22 March 2022 | News | By Devin Partida is a medical and health tech writer for HealthIT Answers, Electronic Healthcare Reporter, and other industry publications. She also writes about medical technologies, AI and cybersecurity on ReHack.com.
According to CNBC, 549 Ukrainian civilians have died so far in the Russian invasion. With Ukrainians suffering the immediate loss of life and safety, the medical industry has concerns about the turmoil and its effects on healthcare deliveries in the global economy.
Image Source : unicef.org
Wars are complex and lead to the breakdown of society, infrastructure damage, and economic impacts. Although it’s too early to tell what consequences will occur in the wake of disruption, healthcare systems will likely take a huge hit.
From medical supply chain interruptions to understaffed hospitals, here’s how the conflict between Russia and Ukraine will impact healthcare.
The Suffering of Healthcare Systems in Ukraine
Healthcare systems will be impacted due to the infrastructural breakdown of hospitals and clinics – triggering hospital staff to flee and leaving hospitals to cope with growing patient care. Furthermore, hospitals may have stocks of drugs and other consumables, but not beyond a few days of inventory. This is mainly due to storage-space limitations and the costs of preserving large stockpiles.
Unfortunately, war can cause rapid consumption of particular supplies needed to treat injuries such as wound dressings, needles, and antibiotics. This is also the case for Chernihiv children’s hospital, where patients battle cancer but are surrounded by Russian forces – and it's running out of food and painkillers.
Beyond hospitals, the disruption of primary care, screening, and immunization has occurred. Meanwhile, the risk of spreading infectious diseases increases if the clean water supply and sanitation systems are compromised.
IT Systems Are Vulnerable
Ukraine will have difficulty delivering healthcare services, especially since cyberattacks have affected IT systems. Such attacks include distributed denial-of-service (DDoS), malware, ransomware, and website defacements.
Some experts are warning there could be disruptive cyberattacks on those in the health and public sectors of the U.S. and other countries. For the healthcare industry, the average cost of a data breach was $9.42 million in 2021.
Every organization must prepare for disruptive cyberattacks, no matter what size. This is especially important for small entities supporting the medical supply chain infrastructure since small organizations are particularly vulnerable to attack. These would include third-party logistics, freight deliverers, and port authorities. Consequently, these attacks could affect healthcare systems and suppliers.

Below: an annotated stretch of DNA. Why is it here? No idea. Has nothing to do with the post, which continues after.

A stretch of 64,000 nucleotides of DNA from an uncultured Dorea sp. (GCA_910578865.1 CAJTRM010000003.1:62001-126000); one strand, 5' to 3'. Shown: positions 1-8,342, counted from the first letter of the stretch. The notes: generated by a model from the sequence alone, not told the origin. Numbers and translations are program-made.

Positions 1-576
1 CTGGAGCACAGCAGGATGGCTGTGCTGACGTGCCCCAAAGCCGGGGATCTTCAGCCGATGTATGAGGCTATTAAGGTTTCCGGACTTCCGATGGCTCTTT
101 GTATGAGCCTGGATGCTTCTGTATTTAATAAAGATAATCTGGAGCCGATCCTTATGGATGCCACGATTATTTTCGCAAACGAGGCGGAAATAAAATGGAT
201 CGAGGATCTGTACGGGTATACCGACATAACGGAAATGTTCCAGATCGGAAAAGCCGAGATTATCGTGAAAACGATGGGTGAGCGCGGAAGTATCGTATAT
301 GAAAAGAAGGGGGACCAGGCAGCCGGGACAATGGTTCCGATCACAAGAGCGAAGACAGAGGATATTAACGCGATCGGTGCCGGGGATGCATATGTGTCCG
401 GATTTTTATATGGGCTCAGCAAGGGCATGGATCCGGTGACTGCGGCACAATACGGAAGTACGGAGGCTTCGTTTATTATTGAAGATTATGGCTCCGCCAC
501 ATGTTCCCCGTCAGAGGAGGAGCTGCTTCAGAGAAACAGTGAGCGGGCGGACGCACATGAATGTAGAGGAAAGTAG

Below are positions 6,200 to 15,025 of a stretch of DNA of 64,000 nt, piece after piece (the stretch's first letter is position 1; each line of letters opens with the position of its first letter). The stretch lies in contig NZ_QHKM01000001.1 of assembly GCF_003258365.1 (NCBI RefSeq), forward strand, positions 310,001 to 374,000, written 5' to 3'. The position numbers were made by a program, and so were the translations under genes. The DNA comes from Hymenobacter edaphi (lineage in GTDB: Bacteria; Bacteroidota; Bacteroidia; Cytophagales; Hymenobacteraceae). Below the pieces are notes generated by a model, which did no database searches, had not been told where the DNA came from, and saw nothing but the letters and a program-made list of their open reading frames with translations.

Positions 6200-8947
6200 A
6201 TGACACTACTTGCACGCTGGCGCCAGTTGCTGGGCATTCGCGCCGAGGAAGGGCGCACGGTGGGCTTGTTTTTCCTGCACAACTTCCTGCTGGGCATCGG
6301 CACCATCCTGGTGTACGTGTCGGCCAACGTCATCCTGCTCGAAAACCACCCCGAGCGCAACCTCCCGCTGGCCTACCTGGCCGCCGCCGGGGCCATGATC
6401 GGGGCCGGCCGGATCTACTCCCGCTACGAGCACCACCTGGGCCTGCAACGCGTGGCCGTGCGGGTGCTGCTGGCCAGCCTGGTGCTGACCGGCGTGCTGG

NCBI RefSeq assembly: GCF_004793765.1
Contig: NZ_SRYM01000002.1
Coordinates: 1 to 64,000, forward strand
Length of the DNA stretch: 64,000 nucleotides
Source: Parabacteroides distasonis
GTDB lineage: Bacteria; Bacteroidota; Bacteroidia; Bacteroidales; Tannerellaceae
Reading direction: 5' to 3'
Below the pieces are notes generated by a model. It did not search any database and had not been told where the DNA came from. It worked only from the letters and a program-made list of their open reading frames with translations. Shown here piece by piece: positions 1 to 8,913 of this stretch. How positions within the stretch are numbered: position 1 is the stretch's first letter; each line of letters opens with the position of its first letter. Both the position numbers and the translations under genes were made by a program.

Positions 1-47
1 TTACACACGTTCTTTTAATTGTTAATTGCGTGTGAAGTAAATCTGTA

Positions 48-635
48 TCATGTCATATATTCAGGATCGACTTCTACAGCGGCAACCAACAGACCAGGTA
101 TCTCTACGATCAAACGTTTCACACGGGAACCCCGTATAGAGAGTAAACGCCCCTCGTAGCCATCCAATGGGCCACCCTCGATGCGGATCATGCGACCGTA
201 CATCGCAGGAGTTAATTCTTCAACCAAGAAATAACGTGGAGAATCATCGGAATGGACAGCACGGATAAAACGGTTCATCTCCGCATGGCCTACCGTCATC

Essentially, the countries of a post-Cold War era are slowly accepting that this invasion could introduce a domino effect – and there are risks when it comes to relying on the global economy.
However, as more countries believe in the possibilities, things will change. Companies could start carrying out relocations, moving their supply chains closer to Russia.
Delayed Production and Transportation of Supplies
If imports come from Asia to Europe, airfreight can no longer fly over Russia. Airfreight and ocean deliveries have to revise their routes or rely on slower, more costly modes of transportation. As air cargo prices have already heightened, rerouting costs will rise even higher.
Ports are seeing a large amount of congestion, meaning medical supplies are trapped and there’s an increase in container backlogs.
As there is an anticipation of delays, worldwide factories have halted or delayed production. These conflicts may not bring immediate difficulties to the U.S. healthcare system. However, long-term disruptions are possible. With the U.S. dependent on medical supply imports, the conflicts reveal long-term structural issues.
Raw Materials and Medical Supply Chain Disruptions
Much of the world’s supplies of raw materials to make hospital equipment come from Russia and Ukraine’s crude oil, natural gas, and certain metals. As U.S. healthcare organizations depend on common raw materials, a rise in prices for medical supplies is possible. Russia produces 12% of the world’s oil and 17% of its natural gas supply. Disruptions to production are anticipated, which may directly strike the global supply chain and pricing of plastics.
Once the supply chain is interrupted from the invasion, European countries will have to scramble and find other suppliers. As a result, natural gas prices will be affected even further. Manufacturers that buy the raw materials will have the ability to raise their prices to cover the expenses. However, healthcare facilities will have to take the impact, along with their customers.
Handling the Long-term Effects
These conflicts are disrupting healthcare supply chains and causing medical supply price spikes, and health systems will have to bear the cost. The industry’s only solution is to rethink how to mitigate these risks in the future through automation, reshoring, and other supply chain-bolstering techniques.